Ulcerative Colitis Resource Center

Ulcerative Colitis Resource Center

Disclosures: The authors report no relevant financial disclosures.
April 29, 2022
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Intermittent fasting may worsen clinical disease activity in UC patients

Disclosures: The authors report no relevant financial disclosures.
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Intermittent fasting during the month of Ramadan was associated with deterioration of clinical parameters in a small group of patients with ulcerative colitis, according to research published in BMC Gastroenterology.

“Fasting during Ramadan is one of the [intermittent fasting (IF)] regimens that mimics several protocols used frequently for weight loss and other health benefits, especially time-restricted eating. [Ramadan intermittent fasting (RIF)] entails a complete abstinence from food and liquids from dawn to sunset,” Mohamed Negm, of the Integrated Clinic and Research Center for Intestinal Disorders at Cairo University, and colleagues wrote. “Counseling patients with inflammatory bowel disease on whether fasting will benefit or harm their bowel condition remains difficult due to the lack of studies on this issue.”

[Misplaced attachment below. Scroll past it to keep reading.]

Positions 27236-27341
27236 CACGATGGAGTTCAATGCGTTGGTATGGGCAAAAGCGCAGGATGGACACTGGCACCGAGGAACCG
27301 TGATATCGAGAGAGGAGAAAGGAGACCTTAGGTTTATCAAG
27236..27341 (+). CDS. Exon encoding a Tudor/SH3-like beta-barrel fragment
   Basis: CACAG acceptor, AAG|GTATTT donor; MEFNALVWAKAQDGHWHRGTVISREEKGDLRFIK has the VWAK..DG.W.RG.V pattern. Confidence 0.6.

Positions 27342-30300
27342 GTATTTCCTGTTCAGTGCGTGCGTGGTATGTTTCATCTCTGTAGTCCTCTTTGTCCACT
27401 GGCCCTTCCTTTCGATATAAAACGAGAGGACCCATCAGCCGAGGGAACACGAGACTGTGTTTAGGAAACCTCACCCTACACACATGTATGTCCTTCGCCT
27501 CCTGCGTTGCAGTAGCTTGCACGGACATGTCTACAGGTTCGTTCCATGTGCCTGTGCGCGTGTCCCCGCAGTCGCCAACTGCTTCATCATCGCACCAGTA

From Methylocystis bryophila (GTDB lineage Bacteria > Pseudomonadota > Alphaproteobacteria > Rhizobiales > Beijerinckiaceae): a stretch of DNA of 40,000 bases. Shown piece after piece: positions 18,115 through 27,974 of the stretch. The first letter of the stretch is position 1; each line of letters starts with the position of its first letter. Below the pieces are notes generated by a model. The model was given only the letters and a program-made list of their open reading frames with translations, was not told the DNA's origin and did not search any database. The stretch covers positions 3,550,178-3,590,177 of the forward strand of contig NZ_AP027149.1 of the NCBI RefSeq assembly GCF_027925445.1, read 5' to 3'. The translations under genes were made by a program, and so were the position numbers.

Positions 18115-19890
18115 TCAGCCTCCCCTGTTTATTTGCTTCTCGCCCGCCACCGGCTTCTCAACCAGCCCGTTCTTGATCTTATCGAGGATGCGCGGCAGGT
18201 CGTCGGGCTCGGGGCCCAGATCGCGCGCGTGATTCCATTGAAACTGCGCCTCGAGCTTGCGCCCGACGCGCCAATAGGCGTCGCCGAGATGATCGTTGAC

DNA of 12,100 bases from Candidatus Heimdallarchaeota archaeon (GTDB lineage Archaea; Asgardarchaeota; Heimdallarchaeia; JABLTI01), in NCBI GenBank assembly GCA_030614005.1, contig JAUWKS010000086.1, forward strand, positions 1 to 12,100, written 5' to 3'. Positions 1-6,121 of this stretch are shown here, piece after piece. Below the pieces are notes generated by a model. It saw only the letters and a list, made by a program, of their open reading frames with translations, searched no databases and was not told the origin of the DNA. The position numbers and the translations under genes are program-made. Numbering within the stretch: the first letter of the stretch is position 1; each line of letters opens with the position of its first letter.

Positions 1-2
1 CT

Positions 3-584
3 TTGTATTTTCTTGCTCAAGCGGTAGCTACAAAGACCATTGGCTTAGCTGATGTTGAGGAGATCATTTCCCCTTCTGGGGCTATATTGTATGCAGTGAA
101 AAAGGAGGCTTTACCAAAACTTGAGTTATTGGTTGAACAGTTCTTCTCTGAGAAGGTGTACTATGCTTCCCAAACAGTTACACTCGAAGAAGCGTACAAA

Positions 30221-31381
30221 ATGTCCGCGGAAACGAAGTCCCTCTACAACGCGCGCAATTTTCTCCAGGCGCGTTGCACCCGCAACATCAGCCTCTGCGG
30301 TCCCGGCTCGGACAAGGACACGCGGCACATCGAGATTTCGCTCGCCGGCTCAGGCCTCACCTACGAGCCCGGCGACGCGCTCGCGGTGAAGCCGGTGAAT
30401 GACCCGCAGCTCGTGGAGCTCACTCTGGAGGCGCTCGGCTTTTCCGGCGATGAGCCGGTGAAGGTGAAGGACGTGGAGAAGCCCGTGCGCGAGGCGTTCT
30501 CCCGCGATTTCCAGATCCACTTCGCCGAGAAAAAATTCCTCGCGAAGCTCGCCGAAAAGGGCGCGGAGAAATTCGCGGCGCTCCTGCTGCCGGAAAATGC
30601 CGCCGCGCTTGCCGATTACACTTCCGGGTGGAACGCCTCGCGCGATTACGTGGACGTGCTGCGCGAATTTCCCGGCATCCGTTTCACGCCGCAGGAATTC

In a prospective, observational cohort study, Negm and colleagues analyzed 80 patients (median age, 32 years; 41 men) with IBD (UC = 60, Crohn’s disease =20) who observed RIF during the lunar month of Ramadan 2021. They assessed the impact of RIF on serum C-reactive protein, fecal calprotectin, partial Mayo score, Harvey Bradshaw Index (HBI), Simple IBD questionnaire (SIBDQ) score and Hamilton depression scale questionnaire score; data was recorded and compared before and at the end of Ramadan.

According to study results, there was no significant difference before vs. after fasting in serum CRP (median 0.53 mg/dl vs. 0.5 mg/dl, respectively), fecal calprotectin (163 mcg/g vs. 218 mcg/g), HBI in patients with CD (4 vs. 5), SIBDQ score (43 vs. 40) and Hamilton depression scale score (18 vs. 18).

However, Negm and colleagues noted a significant rise after fasting in partial Mayo score among patients with UC (mean 1.79 vs. 2.33; P = 0.02), which was associated with older age, male sex, lower baseline Mayo score and higher baseline fecal calprotectin levels. Further multiple linear regression analysis revealed older age (P = 0.02) and higher baseline fecal calprotectin (P = 0.01) significantly associated with a rise in partial Mayo score after fasting.

“IF for 14 to 15 hours during the month of Ramadan did not seem to significantly affect CRP and fecal calprotectin levels in patients diagnosed with IBD. However, in UC patients, especially older ones, and those with a higher baseline fecal calprotectin, RIF was associated with a deterioration in their clinical activity indices,” Negm and colleagues concluded. “Larger studies are required to confirm our initial findings, but for now, it seems prudent to counsel patients diagnosed with IBD that intermittent (Ramadan) fasting is allowed but with caution and vigilance.”